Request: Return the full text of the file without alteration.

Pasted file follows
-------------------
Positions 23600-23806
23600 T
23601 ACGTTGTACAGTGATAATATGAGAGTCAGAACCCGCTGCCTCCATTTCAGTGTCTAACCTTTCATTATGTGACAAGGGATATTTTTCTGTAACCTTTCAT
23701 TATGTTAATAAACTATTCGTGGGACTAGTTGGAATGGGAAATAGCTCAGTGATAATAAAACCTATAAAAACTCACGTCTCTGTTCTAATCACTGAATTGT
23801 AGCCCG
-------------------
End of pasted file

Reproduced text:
Positions 23600-23806
23600 T
23601 ACGTTGTACAGTGATAATATGAGAGTCAGAACCCGCTGCCTCCATTTCAGTGTCTAACCTTTCATTATGTGACAAGGGATATTTTTCTGTAACCTTTCAT
23701 TATGTTAATAAACTATTCGTGGGACTAGTTGGAATGGGAAATAGCTCAGTGATAATAAAACCTATAAAAACTCACGTCTCTGTTCTAATCACTGAATTGT
23801 AGCCCG